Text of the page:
If you have a peach tree in your yard like I do, you can pick the fruit before they’re fully ripe and allow them to continue to mature to peak sweetness inside.
Some will tell you that you have to pick the initial offerings of the tree.
There seems to be a debate about whether to remove the first fruits of a peach tree (or any fruit tree). Some say removing the first fruits of a young peach tree will allow the tree to focus its energy on growing strong roots and developing its size so that it will produce larger amounts quicker and be able to provide adequate nutrients to its fruit in future seasons. While others say this is true, but not necessary. The argument is that it does no real harm to the tree to allow the first fruits to grow and you do not have to wait another full year to see some literal “fruits of labor”. The first fruits will not be as plentiful and maybe not as large, but it would be something.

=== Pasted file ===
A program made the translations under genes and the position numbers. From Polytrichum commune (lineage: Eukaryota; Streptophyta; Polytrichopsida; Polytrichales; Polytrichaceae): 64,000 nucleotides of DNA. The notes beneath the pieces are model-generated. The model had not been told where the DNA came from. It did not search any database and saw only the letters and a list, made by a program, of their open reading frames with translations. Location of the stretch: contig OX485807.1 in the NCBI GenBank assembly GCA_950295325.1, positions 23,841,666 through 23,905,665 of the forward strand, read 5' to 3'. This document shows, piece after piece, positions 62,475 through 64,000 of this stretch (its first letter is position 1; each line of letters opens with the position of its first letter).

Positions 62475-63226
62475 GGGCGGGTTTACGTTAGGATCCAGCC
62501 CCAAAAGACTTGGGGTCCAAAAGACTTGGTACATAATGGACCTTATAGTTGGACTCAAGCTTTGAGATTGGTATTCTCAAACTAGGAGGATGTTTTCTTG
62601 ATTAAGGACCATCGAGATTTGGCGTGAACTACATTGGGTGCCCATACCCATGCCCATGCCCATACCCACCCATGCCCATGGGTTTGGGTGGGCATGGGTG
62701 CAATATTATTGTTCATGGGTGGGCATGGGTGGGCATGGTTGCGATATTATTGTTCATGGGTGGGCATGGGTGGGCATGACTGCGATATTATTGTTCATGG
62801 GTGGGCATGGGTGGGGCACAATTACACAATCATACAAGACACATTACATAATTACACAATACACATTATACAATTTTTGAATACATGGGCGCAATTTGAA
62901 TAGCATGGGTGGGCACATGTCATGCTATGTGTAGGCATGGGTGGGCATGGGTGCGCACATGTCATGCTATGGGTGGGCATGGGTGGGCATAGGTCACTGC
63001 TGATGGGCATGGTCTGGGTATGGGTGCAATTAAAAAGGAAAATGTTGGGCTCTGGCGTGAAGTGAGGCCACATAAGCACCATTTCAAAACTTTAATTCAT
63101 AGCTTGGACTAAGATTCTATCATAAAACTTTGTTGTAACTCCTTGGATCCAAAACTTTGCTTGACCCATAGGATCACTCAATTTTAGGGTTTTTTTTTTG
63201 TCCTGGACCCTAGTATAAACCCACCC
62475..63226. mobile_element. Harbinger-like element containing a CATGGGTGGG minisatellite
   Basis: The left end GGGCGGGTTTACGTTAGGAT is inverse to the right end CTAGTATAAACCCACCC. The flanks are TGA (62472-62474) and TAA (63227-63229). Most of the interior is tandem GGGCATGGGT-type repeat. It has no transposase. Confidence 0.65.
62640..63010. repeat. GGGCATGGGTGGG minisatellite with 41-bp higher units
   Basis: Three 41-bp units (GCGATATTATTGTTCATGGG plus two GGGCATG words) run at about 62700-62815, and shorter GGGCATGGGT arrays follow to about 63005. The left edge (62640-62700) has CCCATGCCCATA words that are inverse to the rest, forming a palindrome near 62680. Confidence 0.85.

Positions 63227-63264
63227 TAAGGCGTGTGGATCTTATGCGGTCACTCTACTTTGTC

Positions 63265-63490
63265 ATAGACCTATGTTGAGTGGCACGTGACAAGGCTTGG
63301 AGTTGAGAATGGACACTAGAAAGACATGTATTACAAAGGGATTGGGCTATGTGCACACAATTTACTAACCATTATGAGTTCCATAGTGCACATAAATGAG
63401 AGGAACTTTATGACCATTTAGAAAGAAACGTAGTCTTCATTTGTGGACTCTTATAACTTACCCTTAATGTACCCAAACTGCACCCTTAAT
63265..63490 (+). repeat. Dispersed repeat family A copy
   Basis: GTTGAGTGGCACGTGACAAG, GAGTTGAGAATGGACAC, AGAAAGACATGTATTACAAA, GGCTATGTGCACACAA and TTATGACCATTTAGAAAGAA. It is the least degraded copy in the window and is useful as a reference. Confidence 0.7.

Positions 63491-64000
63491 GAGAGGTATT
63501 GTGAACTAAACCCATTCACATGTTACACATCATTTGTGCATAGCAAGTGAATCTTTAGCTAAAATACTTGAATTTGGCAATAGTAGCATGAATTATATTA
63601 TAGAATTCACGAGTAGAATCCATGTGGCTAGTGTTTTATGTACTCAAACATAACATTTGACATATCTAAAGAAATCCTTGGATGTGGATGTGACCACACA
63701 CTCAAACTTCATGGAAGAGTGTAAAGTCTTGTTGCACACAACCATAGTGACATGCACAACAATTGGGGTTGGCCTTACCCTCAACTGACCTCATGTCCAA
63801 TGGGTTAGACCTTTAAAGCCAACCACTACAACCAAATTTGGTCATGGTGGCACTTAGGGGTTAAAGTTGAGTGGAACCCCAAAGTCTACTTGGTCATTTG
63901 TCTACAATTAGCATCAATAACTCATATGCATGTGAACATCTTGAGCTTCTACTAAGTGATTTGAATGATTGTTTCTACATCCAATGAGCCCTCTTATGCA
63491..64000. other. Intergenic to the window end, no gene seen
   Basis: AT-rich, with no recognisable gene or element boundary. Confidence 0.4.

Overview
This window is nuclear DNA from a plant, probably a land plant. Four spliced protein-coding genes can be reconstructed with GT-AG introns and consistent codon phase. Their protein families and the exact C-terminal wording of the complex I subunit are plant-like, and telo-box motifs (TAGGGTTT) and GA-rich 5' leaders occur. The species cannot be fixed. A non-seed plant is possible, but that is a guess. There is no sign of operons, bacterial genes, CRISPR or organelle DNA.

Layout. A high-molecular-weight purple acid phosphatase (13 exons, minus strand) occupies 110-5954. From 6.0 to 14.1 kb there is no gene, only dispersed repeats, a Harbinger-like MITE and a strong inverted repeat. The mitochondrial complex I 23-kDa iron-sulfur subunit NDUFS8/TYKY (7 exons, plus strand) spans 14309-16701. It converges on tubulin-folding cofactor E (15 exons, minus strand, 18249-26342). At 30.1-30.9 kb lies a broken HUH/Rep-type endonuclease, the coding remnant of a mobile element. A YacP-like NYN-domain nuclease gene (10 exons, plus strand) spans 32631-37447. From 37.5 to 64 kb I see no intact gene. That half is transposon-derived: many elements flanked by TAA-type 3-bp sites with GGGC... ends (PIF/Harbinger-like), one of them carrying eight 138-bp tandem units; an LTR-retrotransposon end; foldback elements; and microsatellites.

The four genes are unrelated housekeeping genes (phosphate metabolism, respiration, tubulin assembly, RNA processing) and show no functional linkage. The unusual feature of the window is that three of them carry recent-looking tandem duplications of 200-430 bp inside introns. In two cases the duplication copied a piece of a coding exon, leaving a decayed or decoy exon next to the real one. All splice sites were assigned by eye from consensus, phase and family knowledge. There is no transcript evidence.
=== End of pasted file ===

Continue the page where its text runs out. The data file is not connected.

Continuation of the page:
I wasn’t focused on future potential, however. I’m impatient when it comes to my summer fruit. This morning, I looked outside at my young, immature peach tree and couldn’t wait another day. I know my tree is nowhere near ready to produce its best fruit, but I marched out there, found the softest of the bunch, picked it, washed it and bit in. It was bland. The softness was starting to become apparent, but the sweetness was missing. From fruitguys.com:
Peaches are climacteric, which means they ripen after picking. Peaches should be stored at room temperature, away from sunlight and heat until they give softly to the touch and have a sweet aroma.
I’ll grab a few, leave them out, see if they get sweeter and report back